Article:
Captains All / Captains All, Part 1.

Produced by David Widger

CAPTAINS ALL

By W.W. Jacobs

Book 1.

frontis (94K)


List of Illustrations


 

 

 

 

CAPTAINS ALL

'captains All.'

Every sailorman grumbles about the sea, said the night-watchman, thoughtfully. It’s human nature to grumble, and I s’pose they keep on grumbling and sticking to it because there ain’t much else they can do. There’s not many shore-going berths that a sailorman is fit for, and those that they are—such as a night-watchman’s, for instance—wants such a good character that there’s few as are to equal it.

Sometimes they get things to do ashore. I knew one man that took up butchering, and ‘e did very well at it till the police took him up. Another man I knew gave up the sea to marry a washerwoman, and they hadn’t been married six months afore she died, and back he ‘ad to go to sea agin, pore chap.

A man who used to grumble awful about the sea was old Sam Small—a man I’ve spoke of to you before. To hear ‘im go on about the sea, arter he ‘ad spent four or five months’ money in a fortnight, was ‘artbreaking. He used to ask us wot was going to happen to ‘im in his old age, and when we pointed out that he wouldn’t be likely to ‘ave any old age if he wasn’t more careful of ‘imself he used to fly into a temper and call us everything ‘e could lay his tongue to.

One time when ‘e was ashore with Peter Russet and Ginger Dick he seemed to ‘ave got it on the brain. He started being careful of ‘is money instead o’ spending it, and three mornings running he bought a newspaper and read the advertisements, to see whether there was any comfortable berth for a strong, good-‘arted man wot didn’t like work.

He actually went arter one situation, and, if it hadn’t ha’ been for seventy-nine other men, he said he believed he’d ha’ had a good chance of getting it. As it was, all ‘e got was a black eye for shoving another man, and for a day or two he was so down-‘arted that ‘e was no company at all for the other two.

For three or four days ‘e went out by ‘imself, and then, all of a sudden, Ginger Dick and Peter began to notice a great change in him. He seemed to ‘ave got quite cheerful and ‘appy. He answered ’em back pleasant when they spoke to ‘im, and one night he lay in ‘is bed whistling comic songs until Ginger and Peter Russet ‘ad to get out o’ bed to him. When he bought a new necktie and a smart cap and washed ‘imself twice in one day they fust began to ask each other wot was up, and then they asked him.

“Up?” ses Sam; “nothing.”

“He’s in love,” ses Peter Russet.

“You’re a liar,” ses Sam, without turning round.

“He’ll ‘ave it bad at ‘is age,” ses Ginger.

Sam didn’t say nothing, but he kept fidgeting about as though ‘e’d got something on his mind. Fust he looked out o’ the winder, then he ‘ummed a tune, and at last, looking at ’em very fierce, he took a tooth-brush wrapped in paper out of ‘is pocket and began to clean ‘is teeth.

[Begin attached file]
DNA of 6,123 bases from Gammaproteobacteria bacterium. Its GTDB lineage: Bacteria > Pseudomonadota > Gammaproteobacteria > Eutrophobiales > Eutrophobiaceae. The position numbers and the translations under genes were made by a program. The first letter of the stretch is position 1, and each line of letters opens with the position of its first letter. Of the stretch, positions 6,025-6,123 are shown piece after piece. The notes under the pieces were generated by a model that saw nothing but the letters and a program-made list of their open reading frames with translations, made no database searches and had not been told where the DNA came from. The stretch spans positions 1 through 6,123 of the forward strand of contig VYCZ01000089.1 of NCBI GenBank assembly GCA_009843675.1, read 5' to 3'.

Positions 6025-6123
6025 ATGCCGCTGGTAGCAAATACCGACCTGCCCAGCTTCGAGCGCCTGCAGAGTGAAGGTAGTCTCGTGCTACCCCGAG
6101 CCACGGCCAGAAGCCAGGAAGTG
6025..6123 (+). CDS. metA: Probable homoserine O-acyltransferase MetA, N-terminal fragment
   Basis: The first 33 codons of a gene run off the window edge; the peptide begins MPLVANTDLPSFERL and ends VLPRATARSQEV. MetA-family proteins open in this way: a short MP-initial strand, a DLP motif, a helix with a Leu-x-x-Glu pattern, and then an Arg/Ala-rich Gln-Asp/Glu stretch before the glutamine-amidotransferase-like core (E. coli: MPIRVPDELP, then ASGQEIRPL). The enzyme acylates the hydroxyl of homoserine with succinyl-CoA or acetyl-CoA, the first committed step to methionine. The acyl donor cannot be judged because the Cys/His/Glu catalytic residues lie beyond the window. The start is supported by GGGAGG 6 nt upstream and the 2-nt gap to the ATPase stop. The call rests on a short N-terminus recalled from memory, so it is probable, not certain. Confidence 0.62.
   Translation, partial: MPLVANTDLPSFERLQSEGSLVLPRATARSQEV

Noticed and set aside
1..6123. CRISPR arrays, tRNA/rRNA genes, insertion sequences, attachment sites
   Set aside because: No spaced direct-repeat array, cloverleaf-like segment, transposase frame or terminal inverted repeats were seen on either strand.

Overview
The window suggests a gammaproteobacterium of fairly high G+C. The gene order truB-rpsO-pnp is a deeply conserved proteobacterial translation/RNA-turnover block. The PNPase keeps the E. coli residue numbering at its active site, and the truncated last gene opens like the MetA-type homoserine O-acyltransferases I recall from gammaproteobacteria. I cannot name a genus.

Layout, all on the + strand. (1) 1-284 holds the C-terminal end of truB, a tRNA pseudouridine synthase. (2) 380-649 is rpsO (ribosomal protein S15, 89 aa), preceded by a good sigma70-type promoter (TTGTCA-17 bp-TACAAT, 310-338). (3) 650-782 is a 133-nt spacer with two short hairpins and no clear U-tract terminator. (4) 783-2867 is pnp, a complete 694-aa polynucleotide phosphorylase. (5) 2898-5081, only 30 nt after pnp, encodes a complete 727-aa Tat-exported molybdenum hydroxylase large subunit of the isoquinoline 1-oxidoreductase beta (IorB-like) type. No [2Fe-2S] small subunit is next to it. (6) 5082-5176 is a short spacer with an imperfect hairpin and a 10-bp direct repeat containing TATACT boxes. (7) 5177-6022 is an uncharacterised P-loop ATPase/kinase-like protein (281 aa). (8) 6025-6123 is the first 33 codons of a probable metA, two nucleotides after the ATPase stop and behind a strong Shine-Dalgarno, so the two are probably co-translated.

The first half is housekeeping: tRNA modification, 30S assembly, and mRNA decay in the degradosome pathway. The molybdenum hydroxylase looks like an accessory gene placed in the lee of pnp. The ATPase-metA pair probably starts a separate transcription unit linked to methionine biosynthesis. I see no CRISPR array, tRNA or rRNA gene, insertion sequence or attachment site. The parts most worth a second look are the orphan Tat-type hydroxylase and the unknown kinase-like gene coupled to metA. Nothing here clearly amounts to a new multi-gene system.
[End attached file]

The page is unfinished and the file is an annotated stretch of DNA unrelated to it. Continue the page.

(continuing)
“He is in love,” ses Ginger, as soon as he could speak.

“Or else ‘e’s gorn mad,” ses Peter, watching ‘im. “Which is it, Sam?”

Sam made believe that he couldn’t answer ‘im because o’ the tooth-brush, and arter he’d finished he ‘ad such a raging toothache that ‘e sat in a corner holding ‘is face and looking the pictur’ o’ misery. They couldn’t get a word out of him till they asked ‘im to go out with them, and then he said ‘e was going to bed. Twenty minutes arterwards, when Ginger Dick stepped back for ‘is pipe, he found he ‘ad gorn.

He tried the same game next night, but the other two wouldn’t ‘ave it, and they stayed in so long that at last ‘e lost ‘is temper, and, arter wondering wot Ginger’s father and mother could ha’ been a-thinking about, and saying that he believed Peter Russet ‘ad been changed at birth for a sea-sick monkey, he put on ‘is cap and went out. Both of ’em follered ‘im sharp, but when he led ’em to a mission-hall, and actually went inside, they left ‘im and went off on their own.

They talked it over that night between themselves, and next evening they went out fust and hid themselves round the corner. Ten minutes arterwards old Sam came out, walking as though ‘e was going to catch a train; and smiling to think ‘ow he ‘ad shaken them off. At the corner of Commercial Road he stopped and bought ‘imself a button-hole for ‘is coat, and Ginger was so surprised that ‘e pinched Peter Russet to make sure that he wasn’t dreaming.

Old Sam walked straight on whistling, and every now and then looking down at ‘is button-hole, until by-and-by he turned down a street on the right and went into a little shop. Ginger Dick and Peter waited for ‘im at the corner, but he was inside for so long that at last they got tired o’ waiting and crept up and peeped through the winder.

It was a little tobacconist’s shop, with newspapers and penny toys and such-like; but, as far as Ginger could see through two rows o’ pipes and the Police News, it was empty. They stood there with their noses pressed against the glass for some time, wondering wot had ‘appened to Sam, but by-and-by a little boy went in and then they began to ‘ave an idea wot Sam’s little game was.

As the shop-bell went the door of a little parlour at the back of the shop opened, and a stout and uncommon good-looking woman of about forty came out. Her ‘ead pushed the Police News out o’ the way and her ‘and came groping into the winder arter a toy.

Ginger ‘ad a good look at ‘er out o’ the corner of one eye, while he pretended to be looking at a tobacco-jar with the other. As the little boy came out ‘im and Peter Russet went in.

“I want a pipe, please,” he ses, smiling at ‘er; “a clay pipe—one o’ your best.” The woman handed ‘im down a box to choose from, and just then Peter, wot ‘ad been staring in at the arf-open door at a boot wot wanted lacing up, gave a big start and ses, “Why! Halloa!”

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